The debate over the two research papers led to a resolution regarding their publication (7) in which one paper was published in May by Nature (3) while the other is published in this issue of Science (4), both in updated, uncensored forms. However, that does not end the negotiations. At a recent hearing before the United States Senate, called primarily in response to the H5N1 research, Senator Joseph Lieberman (I-CT) remarked that “Although this particular issue appears to have been resolved, it’s going to recur and we can’t just ‘kick this can down the road’ and deal with it on an ad hoc basis when it happens again” (8). This is a reminder that while the focus of attention has been on the two papers, there is a larger landscape for which boundaries have yet to be negotiated.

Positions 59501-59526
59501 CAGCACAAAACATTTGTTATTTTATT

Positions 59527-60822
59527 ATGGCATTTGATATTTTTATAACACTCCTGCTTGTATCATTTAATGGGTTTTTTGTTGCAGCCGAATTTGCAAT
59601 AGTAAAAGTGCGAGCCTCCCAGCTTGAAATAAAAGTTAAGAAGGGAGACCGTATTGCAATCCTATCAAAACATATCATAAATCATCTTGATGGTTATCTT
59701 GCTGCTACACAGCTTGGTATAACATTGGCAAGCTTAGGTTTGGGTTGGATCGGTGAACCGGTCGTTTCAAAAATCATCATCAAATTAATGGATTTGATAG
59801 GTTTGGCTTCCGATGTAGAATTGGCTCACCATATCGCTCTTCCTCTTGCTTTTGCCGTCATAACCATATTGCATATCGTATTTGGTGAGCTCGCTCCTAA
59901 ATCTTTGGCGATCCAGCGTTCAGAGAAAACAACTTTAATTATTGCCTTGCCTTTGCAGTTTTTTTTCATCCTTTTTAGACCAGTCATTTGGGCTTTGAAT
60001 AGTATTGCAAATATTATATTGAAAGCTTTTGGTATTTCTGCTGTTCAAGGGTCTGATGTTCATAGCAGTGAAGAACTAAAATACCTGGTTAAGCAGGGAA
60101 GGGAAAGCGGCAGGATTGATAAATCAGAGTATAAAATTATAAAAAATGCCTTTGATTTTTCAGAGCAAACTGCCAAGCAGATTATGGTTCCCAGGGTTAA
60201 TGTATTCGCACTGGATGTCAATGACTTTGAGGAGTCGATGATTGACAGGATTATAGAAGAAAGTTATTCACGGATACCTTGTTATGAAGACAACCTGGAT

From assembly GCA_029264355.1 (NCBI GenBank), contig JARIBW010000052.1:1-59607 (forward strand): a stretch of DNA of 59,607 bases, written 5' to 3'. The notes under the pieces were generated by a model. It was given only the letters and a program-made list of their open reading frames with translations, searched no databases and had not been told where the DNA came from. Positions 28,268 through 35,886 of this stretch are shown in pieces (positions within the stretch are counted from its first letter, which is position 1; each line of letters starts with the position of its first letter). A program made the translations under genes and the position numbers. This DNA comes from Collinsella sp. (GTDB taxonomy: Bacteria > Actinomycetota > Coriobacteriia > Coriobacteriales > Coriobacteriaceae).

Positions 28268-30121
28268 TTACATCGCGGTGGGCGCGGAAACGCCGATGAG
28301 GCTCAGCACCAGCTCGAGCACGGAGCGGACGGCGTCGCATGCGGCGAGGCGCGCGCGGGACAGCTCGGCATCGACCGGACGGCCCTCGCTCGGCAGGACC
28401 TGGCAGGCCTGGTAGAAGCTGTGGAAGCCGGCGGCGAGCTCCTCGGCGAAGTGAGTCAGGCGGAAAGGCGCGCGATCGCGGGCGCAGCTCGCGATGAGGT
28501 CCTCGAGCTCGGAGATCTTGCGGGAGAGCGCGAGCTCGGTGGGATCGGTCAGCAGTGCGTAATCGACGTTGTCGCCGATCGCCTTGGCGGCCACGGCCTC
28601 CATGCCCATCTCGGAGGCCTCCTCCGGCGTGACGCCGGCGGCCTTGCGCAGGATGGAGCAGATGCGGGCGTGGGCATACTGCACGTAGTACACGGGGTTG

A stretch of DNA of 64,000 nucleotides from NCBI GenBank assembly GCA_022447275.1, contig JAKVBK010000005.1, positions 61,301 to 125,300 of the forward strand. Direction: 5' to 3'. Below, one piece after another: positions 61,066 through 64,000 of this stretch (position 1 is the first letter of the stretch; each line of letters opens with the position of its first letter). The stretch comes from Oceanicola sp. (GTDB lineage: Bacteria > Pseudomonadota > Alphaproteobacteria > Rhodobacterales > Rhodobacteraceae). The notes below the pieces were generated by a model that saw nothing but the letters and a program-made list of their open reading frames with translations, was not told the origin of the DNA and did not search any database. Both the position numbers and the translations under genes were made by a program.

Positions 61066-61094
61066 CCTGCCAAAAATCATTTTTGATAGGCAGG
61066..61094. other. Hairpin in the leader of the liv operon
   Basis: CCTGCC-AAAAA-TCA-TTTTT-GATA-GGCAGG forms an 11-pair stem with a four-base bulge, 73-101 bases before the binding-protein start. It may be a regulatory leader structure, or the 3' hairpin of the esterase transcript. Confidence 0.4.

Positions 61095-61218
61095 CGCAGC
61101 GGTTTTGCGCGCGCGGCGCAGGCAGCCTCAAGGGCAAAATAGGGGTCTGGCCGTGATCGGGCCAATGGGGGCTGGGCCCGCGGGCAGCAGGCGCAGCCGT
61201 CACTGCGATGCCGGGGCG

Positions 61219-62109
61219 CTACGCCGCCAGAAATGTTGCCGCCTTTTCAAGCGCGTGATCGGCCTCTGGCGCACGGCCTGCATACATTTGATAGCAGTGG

One attempt to draw those boundaries in the United States is the new U.S. Policy for Oversight of Life Sciences Dual Use Research of Concern, designed “to establish regular review of United States Government funded or conducted research with certain high-consequence pathogens and toxins for its potential to be dual use research of concern (DURC)” (9). The Policy lists as a principle that the “Government will facilitate the sharing of the results and products of life sciences research conducted or funded by United States Government agencies,…. In executing this Policy, the United States Government will abide by and enforce all relevant Presidential Directives and Executive Orders,…." (9). On the surface, that’s good news for science, since current U.S. policy for “sharing of the results and products” of research relative to national security is governed by a Presidential National Security Decision Directive (NSDD-189) issued in 1985 that fundamental (i.e.,“basic”) research will remain “unrestricted,” or if national security concerns require control, the mechanism for doing so will be to classify the research (10). However, if one reads further in the new U.S. Policy, the boundaries are less clear. The Policy gives the federal government the responsibility to consider “risk mitigation measures,” including the following: “Determining the venue and mode of communication (addressing content, timing, and possibly the extent of distribution of the information) to communicate the research responsibly.” If such measures are not adequate, the government will determine whether to “classify the research” or “Not provide or terminate research funding.” The possibility of having one’s research classified or funding terminated after the research is underway is not conducive to good science and may well discourage some researchers from engaging in such work.